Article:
A hysterectomy is surgery to take out the uterus. Sometimes the ovaries and fallopian tubes also are removed at the same time.
There are many ways to do the surgery. The type you have depends on your medical condition. It also depends on your overall health. Talk with your doctor about which type is right for you.
This is done through a cut, called an incision, that the doctor makes in the lower belly. Your doctor may do surgery this way if:
This is done through the vagina. Your doctor may do surgery this way if:
This is done through the vagina and one or more small cuts in the belly. The doctor will insert a laparoscope and special tools through the cuts in the belly. The scope and tools help free the uterus. Then it is removed through the vagina.
This is done through several small cuts in the belly. The doctor inserts a scope and special tools through the cuts in the belly. He or she takes out the uterus in small pieces through the cuts. The cervix is left in place. This is an option when cancer of the cervix is not a concern.
In rare cases, during a vaginal or laparoscopic surgery, the doctor may find a problem that makes abdominal surgery a better choice. If this happens, the doctor will take out the uterus through a cut in the lower belly.
Recovery can take from 4 to 6 weeks. It depends on which type of surgery you have. You will need help around the house while you get better. You won't be able to do any heavy lifting. And you will have to take it easy for a few weeks. It is normal to feel more tired than usual. You also may notice that your emotions go up and down more than usual for a while.
After surgery, you will no longer have periods. You will not be able to get pregnant. If there is a chance that you will want to have a baby in the future, talk to your doctor about other treatment options.
The surgery should not lower your interest in sex after you have healed. In fact, some women enjoy sex more. They no longer have to worry about birth control or heavy bleeding. Some women have vaginal dryness after the surgery. It can make sex less comfortable. A vaginal lubricant, such as Astroglide or K-Y Jelly, can help.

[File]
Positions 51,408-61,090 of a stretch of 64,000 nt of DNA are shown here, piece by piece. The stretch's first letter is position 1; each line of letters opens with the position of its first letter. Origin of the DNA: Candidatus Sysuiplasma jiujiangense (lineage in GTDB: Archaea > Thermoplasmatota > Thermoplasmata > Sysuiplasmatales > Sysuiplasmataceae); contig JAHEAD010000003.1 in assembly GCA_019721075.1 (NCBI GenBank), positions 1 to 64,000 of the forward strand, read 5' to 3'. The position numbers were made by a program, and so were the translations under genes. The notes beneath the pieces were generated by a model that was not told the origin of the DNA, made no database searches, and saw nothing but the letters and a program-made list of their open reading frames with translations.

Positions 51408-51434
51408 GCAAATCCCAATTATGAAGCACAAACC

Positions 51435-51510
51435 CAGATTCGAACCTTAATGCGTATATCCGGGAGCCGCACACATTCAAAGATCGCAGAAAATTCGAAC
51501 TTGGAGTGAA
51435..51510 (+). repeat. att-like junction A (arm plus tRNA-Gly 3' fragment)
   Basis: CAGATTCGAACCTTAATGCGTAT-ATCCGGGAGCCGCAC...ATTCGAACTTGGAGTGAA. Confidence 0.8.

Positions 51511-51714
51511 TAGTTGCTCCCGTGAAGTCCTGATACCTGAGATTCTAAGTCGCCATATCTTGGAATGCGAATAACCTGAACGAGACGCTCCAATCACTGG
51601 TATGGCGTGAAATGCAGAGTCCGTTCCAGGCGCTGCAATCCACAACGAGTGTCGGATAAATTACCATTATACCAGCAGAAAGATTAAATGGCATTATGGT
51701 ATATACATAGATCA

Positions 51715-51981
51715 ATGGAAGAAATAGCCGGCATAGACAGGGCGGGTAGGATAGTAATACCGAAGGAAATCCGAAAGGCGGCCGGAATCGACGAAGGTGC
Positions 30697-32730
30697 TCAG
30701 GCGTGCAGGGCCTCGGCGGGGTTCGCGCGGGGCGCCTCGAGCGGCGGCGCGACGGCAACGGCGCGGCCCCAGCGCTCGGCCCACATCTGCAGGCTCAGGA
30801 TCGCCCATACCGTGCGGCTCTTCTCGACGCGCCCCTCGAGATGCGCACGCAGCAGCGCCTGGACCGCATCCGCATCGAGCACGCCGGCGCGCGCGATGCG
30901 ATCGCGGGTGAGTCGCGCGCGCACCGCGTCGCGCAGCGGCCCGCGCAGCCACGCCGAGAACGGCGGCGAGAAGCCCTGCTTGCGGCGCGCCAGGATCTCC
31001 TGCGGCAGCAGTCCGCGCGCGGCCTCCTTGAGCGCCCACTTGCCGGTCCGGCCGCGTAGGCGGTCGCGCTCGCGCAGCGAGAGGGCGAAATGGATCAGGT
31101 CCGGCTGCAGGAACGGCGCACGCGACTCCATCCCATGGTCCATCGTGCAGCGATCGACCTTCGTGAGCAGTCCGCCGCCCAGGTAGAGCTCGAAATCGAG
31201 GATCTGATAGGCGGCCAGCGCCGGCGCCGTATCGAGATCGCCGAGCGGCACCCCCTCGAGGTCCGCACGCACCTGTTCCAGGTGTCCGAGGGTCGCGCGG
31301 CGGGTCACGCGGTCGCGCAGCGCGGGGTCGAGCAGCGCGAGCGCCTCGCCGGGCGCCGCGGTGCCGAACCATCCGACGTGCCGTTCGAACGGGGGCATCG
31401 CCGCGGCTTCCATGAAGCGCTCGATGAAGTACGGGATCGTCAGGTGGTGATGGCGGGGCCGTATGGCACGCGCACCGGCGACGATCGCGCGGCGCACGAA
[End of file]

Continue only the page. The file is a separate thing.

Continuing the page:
You may need to take hormone pills after your surgery if your ovaries are removed and you have not gone through menopause. Taking out the ovaries before menopause causes a sudden drop in the hormone estrogen. This increases your risk of getting weak and brittle bones (osteoporosis). Although estrogen therapy lowers this risk, it does slightly raise the risk of some other problems. These include breast cancer and stroke. Talk with your doctor about the pros and cons of taking estrogen if you have your ovaries removed.
Follow-up care is a key part of your treatment and safety. Be sure to make and go to all appointments, and call your doctor or nurse call line if you are having problems. It is also a good idea to know your test results and keep a list of the medicines you take.
Go to https://www.healthwise.net/patientEd
Enter H610 in the search box to learn more about "Learning About Hysterectomy Surgery".
Current as of: October 13, 2016
Adam Husney, MD - Family Medicine
& Kathleen Romito, MD - Family Medicine & Martin J. Gabica, MD - Family Medicine & A. Evan Eyler, MD, MPH - Family Medicine, Psychiatry
©2006-2017 Healthwise, Incorporated. Healthwise, Healthwise for every health decision, and the Healthwise logo are trademarks of Healthwise, Incorporated.
Care instructions adapted under license by your healthcare professional. If you have questions about a medical condition or this instruction, always ask your healthcare professional. Healthwise, Incorporated disclaims any warranty or liability for your use of this information.